In the last three years, the S&P 500 index has surged by 98.5% from its March 2009 lows. If one looks at the rally in parts, the following happened:
From the March 2009 lows of 676, the index surged by 65% in the next nine months to close the year at 1115. Considering the strong upside in 2009, the S&P 500 clocked decent gains of 13% for the year 2010, with the index at 1258 by the end of the year.
The following year (2011) was more challenging for the index, with the S&P closing the year almost at the same levels of 1258. The index has gained 7% for the year 2012, but is almost at the same levels as it was in February 2011. In other words, the U.S. markets have been moving sideways for nearly 16 months.
Therefore, after the initial surge from March 2009 lows, the markets have been largely sideways. There might be two probable reasons for markets exhibiting such behavior -
1) Markets are fairly valued based on current earnings
2) Market participants are unsure about the state of the economy and earnings, and the sideways movement is indicative of this confusion
The latter seems more true in the current market scenario.
This article discusses the market valuation and the near to medium-term outlook for the markets.
Before I discuss the PE valuations, it is worth mentioning that of the 120 S&P index companies, which have reported second quarter earnings (as of July 19, 2012), 82 companies beat estimates, while 21 have missed estimates. The remaining 17 companies have met estimates.
These are good numbers. However, I have doubts over a repeat of this performance in the third and fourth quarter of 2012. The economic slowdown globally will take a toll on earnings in the next 2-3 quarters.
Coming to the PE valuation, the market is currently trading at nearly 14 times the TTM operating earnings per share.
I believe that the markets are not overvalued. Rather, the markets are trading at 11.5 times the estimated 2013 earnings. The PE valuation of 11.5 is the lowest since 1988. Therefore, one can say with some conviction that markets are fairly valued or undervalued.
As mentioned above, the critical point to consider here would be the impact on earnings for corporations in the next few quarters due to the global slowdown. It has to be understood that many S&P 500 companies are global companies, and a global slowdown in bound to impact earnings in the next few quarters.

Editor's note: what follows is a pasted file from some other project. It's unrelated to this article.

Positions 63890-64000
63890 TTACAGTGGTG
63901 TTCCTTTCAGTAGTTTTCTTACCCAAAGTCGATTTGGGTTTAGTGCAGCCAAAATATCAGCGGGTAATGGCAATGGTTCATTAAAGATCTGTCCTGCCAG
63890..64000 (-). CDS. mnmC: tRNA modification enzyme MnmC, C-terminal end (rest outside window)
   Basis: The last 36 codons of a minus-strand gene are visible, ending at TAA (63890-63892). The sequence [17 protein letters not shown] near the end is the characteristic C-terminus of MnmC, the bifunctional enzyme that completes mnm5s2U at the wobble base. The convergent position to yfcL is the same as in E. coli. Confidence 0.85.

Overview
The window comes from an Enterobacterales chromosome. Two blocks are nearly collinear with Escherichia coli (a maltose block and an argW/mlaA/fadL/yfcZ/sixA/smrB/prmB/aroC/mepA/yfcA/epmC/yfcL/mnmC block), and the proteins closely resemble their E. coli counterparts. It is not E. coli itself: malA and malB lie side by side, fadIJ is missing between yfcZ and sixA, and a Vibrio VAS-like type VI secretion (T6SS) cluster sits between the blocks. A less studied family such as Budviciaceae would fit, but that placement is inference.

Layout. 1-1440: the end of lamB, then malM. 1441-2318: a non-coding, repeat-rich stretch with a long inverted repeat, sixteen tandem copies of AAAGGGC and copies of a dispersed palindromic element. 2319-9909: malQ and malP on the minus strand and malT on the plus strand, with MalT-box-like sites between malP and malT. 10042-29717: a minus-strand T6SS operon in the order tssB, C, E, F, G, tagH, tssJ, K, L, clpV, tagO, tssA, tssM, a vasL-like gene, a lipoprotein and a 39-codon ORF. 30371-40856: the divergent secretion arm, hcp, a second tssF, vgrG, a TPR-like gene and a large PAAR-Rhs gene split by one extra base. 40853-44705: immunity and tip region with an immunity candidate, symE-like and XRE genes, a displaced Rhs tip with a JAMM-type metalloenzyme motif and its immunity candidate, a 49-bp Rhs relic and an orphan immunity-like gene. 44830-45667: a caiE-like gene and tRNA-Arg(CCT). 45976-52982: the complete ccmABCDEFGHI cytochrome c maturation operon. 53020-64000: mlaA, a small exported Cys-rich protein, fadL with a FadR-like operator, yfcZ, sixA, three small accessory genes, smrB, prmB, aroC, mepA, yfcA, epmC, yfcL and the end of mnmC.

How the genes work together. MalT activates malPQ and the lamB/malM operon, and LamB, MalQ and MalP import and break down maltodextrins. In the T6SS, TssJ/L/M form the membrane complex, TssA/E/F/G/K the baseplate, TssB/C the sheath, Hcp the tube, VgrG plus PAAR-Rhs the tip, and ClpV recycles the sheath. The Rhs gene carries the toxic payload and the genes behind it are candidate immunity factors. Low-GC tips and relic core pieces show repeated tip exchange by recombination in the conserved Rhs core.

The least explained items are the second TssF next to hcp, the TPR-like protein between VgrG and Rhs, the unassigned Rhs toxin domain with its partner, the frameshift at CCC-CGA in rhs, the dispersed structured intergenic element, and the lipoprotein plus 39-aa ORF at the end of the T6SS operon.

The current 2012 operating earnings per share estimate of USD102.9 and the 2013 estimate of USD116.48 look optimistic, and will be revised downwards in the coming quarters. Therefore, the PE valuation will look relatively less attractive than it is now.
Also, in my opinion, the US corporate profit after tax, which has surged to record highs, has seen a near-term peak.
Having said this, I am not ultra bearish on the S&P 500 index outlook for the medium-term and even the long-term (next 3-5 years).
If the US economy slows down very meaningfully and the probability of a global recession increases, it would not be surprising to see the S&P correct by 10-15% from these levels. A stronger dollar is indicative of contracting global liquidity and supports the theory of a near-term correction in the markets.
Any such correction will make valuations attractive, with the PE coming down to 12-13 times the financial year 2012 earnings. I would consider this a good entry point, because I am sure that if markets correct by 10-15%, policymakers will get back to action. More quantitative easing would be positive for the markets, especially when valuations are attractive and US corporates are dynamic.
Therefore, I personally don't expect the S&P to crash or go anywhere near the March 2009 lows in the foreseeable future. On the contrary, the US markets might outperform the emerging markets in the next 6 months to one year.
It is difficult to talk more about short or medium-term targets for the markets. In my opinion, that is an impossible task. Therefore, from an investment perspective, I would look to consider fresh exposure to the index on correction in the next 3-6 months.
I talked about sideways markets at the beginning of this article. If this trend does continue, investors would be better off in accumulating high dividend yield stocks besides index investing.
My investment suggestions would be -
Investing in the SPDR S&P 500 Trust ETF (SPY) with gradual accumulation on corrections
Investing in some quality dividend aristocrats (25 consecutive years of increased cash payments based on ex-dividend dates from January 1 - December 31 of each year). I would personally consider healthcare and consumer staples industry to select the dividend aristocrats.
1) Sysco Corp. (SYY)
2) Procter & Gamble Co. (PG)
3) Johnson & Johnson (JNJ)
4) Medtronic, Inc. (MDT)